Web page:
By: David Nicklaus
It sounds like a no-brainer: The way to alleviate poverty is to give poor people more money.
That’s the reasoning behind St. Louis Mayor Tishaura O. Jones’ push to provide some residents a guaranteed income, and it’s sound logic. Experiments in other cities show that recipients use the checks for basic needs, not luxuries or vices.
The question is whether the city can dole out enough money to make a real difference in people’s lives.
A bill introduced this month in the Board of Aldermen would set aside $5 million of federal stimulus money to launch a guaranteed income program. If it passes, St. Louis will join about four dozen cities that have initiated such programs since 2020.
These pilot programs are a variation on universal basic income, the concept touted in 2020 by Democratic presidential hopeful Andrew Yang. Instead of sending money to every citizen, as Yang proposed, the cities target residents based on income or other characteristics.
Atlanta, for example, is handing $500 a month to 300 residents whose income is no more than double the poverty line. Los Angeles is giving $1,000 a month to 3,200 parents who earn below the poverty line.
The approach makes sense to Mark Rank, a professor of social welfare at Washington University. “If you’re talking about addressing poverty, it’s a very straightforward way of doing so,” he said.
“Poverty is a lack of money.”
Critics muster two big arguments against guaranteed income programs:
They’re expensive and they may make people lazy.
Research tends to refute the second criticism: Grant recipients’ work history is at least as stable, and maybe more so, as that of non-recipients. “If you have that little bit of a cushion you can look for the kind of job you really want, and you’re more likely to stay in that job,” Rank explained.
Widespread income support programs are costly, though. Most cities’ pilot programs run for one or two years, with no promise of anything beyond that.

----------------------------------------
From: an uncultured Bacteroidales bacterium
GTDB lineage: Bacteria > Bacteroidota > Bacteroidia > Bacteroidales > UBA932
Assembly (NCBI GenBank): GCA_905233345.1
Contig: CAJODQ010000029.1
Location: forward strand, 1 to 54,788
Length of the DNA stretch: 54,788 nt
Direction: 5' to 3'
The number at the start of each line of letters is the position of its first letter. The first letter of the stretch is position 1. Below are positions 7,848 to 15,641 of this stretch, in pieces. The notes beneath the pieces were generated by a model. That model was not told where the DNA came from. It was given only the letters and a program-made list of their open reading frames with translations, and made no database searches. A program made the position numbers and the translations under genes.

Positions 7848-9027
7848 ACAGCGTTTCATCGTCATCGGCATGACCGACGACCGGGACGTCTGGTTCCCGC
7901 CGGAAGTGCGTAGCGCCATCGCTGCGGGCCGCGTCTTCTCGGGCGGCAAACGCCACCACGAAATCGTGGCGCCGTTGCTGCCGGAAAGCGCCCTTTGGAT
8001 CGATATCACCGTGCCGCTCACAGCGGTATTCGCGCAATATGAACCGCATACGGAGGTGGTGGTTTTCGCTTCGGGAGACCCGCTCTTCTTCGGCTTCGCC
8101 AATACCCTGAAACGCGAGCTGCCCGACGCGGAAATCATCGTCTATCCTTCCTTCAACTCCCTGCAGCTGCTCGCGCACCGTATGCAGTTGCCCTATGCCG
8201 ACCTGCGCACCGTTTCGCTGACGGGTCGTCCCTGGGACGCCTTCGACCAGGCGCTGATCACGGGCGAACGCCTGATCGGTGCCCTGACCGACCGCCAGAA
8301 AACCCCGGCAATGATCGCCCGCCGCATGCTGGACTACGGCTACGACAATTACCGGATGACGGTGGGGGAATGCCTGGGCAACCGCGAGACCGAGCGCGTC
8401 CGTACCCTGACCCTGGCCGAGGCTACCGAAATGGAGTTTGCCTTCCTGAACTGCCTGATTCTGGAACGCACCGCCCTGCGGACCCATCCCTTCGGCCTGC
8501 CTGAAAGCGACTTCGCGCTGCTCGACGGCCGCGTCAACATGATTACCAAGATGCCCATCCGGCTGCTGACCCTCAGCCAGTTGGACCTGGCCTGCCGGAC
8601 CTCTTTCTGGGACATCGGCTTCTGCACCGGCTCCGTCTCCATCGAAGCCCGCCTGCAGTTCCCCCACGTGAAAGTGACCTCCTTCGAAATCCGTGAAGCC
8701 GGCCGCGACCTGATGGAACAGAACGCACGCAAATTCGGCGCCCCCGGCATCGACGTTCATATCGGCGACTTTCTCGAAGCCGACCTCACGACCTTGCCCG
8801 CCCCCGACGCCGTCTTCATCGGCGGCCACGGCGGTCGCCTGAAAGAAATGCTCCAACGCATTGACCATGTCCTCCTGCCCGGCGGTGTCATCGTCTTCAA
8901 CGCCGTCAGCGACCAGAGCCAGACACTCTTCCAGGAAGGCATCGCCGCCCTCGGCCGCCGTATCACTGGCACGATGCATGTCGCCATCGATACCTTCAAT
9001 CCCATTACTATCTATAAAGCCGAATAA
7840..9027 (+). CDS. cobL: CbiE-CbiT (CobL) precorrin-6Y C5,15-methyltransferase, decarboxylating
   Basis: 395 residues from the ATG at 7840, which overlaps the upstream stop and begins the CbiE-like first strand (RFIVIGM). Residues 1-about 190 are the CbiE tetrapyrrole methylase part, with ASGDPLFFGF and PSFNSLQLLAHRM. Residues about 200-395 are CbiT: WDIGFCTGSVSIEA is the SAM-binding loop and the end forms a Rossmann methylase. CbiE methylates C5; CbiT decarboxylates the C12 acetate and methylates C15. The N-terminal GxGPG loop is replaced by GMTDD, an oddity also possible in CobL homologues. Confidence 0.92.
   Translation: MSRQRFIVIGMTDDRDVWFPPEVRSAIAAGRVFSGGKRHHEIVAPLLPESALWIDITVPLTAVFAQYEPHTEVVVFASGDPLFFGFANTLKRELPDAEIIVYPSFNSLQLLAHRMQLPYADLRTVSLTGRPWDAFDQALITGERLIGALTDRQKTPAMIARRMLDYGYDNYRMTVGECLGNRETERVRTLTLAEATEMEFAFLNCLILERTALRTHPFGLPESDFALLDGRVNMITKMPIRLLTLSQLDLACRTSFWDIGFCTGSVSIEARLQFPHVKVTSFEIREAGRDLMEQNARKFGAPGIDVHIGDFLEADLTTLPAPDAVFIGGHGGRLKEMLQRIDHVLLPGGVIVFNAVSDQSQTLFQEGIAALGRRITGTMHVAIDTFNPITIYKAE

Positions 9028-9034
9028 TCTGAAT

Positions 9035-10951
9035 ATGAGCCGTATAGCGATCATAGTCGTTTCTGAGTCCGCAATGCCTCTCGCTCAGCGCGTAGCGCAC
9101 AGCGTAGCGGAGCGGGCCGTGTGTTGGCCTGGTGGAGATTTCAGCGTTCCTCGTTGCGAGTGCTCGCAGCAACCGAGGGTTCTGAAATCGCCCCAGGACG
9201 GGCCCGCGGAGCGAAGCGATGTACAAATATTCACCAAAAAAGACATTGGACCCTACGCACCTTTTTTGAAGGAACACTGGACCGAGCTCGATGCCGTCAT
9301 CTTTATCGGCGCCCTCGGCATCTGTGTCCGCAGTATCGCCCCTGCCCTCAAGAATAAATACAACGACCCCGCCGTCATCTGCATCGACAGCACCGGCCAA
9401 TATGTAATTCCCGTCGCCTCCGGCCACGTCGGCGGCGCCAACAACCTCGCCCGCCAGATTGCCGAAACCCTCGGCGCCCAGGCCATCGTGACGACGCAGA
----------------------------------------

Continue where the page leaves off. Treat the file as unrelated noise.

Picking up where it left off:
“Cities just don’t have the levers to pull,” said Stephen Nuñez of the Jain Family Institute, a leading researcher on guaranteed income.
“If there’s a future for this kind of thing, it has to be at the federal or state level.”
For parents, the federal child tax credit serves as a form of guaranteed income. When Congress temporarily expanded the tax credit last year, it cut the child poverty rate in half.
The local experiments have answered some interesting research questions, Nuñez said, but don’t appear sustainable. “All these pilots take a tremendous amount of coordination,” he said. “How can that be transferred to something persistent?”
In St. Louis, the $5 million that Jones wants to spend is not much money. City officials haven’t released any details, but the arithmetic is simple: If she sends checks of $500 each for 12 months, $5 million will only cover 833 people.
That won’t put much of a dent in the city’s 20% poverty rate, which equates to some 28,000 households struggling to cover essential expenses.
Helping a few of those people pay their food and energy bills for a year is a noble idea, but St. Louis lacks resources to sustain the program after the federal money runs out.
If it undertakes the experiment, St. Louis needs to study the results carefully and publicize them widely. If dozens of cities show that guaranteed income works on a small scale, state and federal policymakers may be willing to try it in a larger, more sustainable fashion.